Waiting for Godot Samuel Beckett's Waiting for Godot is a mid 20th century play belonging to the genre of the "Theatre of the Absurd", and focusing on the senselessness of the human condition. The idea of the absurd is a major theme in Waiting for Godot and is embodied in its main characters. Estragon (Gogo) and Vladimir (Didi), taken together, represent the universal man facing the world. Beckett uses each character to show the limitations and absurdity of different aspects of human existence. The pair of Vladimir and Estragon exemplifies, in the metaphysical level, the dichotomy of man's nature in body and mind, and illustrates the limitations and senselessness of these parts of human nature.
In Waiting for Godot, Vladimir and Estragon represent the mind/body duality of the human being, a fundamental principle in Western philosophy. Beckett's intention is to demonstrate through these characters the limitations of the mind and body, taken separately or together, which prevent us from coping with our finite being.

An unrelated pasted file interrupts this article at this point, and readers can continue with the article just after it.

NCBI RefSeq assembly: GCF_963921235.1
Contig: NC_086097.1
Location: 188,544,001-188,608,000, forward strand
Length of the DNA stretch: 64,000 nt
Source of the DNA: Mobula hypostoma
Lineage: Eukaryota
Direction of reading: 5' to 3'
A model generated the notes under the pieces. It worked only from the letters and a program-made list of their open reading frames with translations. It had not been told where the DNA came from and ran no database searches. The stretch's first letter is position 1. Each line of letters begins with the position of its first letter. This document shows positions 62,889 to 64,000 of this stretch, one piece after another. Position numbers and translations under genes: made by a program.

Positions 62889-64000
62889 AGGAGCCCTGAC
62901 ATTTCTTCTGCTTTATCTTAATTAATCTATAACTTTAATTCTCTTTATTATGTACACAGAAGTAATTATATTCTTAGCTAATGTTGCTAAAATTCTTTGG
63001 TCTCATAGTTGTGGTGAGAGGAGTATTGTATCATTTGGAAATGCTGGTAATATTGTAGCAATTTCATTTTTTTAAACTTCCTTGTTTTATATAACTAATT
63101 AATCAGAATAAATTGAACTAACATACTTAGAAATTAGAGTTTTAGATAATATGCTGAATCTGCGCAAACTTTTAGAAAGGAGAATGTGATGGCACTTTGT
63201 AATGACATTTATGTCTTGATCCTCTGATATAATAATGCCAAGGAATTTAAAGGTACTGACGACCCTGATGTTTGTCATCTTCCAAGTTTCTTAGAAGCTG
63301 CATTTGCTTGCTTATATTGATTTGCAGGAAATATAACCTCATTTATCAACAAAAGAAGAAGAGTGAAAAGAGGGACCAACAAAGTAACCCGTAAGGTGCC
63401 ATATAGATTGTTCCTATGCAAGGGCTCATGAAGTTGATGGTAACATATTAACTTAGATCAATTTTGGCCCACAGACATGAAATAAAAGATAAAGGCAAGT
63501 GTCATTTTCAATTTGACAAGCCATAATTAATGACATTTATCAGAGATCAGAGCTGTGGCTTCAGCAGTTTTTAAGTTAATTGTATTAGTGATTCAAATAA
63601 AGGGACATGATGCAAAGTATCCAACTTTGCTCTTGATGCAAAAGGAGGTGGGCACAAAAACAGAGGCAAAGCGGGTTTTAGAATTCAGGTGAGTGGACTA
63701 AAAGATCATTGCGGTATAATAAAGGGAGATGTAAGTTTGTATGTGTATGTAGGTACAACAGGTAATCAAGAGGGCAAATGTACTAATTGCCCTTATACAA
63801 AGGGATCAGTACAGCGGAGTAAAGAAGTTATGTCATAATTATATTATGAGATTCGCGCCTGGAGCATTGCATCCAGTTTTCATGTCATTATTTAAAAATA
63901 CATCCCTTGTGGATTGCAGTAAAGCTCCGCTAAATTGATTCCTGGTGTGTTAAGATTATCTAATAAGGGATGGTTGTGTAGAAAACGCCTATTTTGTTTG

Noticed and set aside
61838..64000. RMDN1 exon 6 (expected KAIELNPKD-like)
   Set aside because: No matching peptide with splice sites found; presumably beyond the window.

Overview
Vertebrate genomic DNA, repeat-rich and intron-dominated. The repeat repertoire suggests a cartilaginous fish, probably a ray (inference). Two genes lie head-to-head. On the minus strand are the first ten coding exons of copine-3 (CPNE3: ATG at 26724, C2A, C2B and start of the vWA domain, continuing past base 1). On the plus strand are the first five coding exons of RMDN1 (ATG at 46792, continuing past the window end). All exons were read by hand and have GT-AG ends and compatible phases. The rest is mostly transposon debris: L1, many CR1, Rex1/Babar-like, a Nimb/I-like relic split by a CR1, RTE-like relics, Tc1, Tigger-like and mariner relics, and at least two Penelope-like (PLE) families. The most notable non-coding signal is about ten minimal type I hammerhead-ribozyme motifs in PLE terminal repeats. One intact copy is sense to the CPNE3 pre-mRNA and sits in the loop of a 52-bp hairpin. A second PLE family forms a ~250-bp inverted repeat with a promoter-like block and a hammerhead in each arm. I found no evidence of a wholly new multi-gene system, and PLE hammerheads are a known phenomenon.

In Waiting for Godot Vladimir represents the mind, while Estragon symbolizes the body. "The pair of Vladimir and Estragon represent a sort of Everyman, by embodying complementary aspects of human nature: Vladimir the intellectual side of man, Estragon the corporeal" (Webb, 27). Throughout the story Beckett presented Vladimir as the intellectual who is concerned with various philosophical and theological problems, while Estargon is more concerned with bodily pleasures and materialistic gains. However these two tramps seem to be imperfect individuals or an imperfect pair in contrast to the Western idea of human existence, which views man as able to achieve perfection through the cooperation of the two aspects of human nature.
Beckett used different symbols to reinforce the sense of the mind/body duality in the Vladimir-Estragon pair. "Their names suggest their personalities "...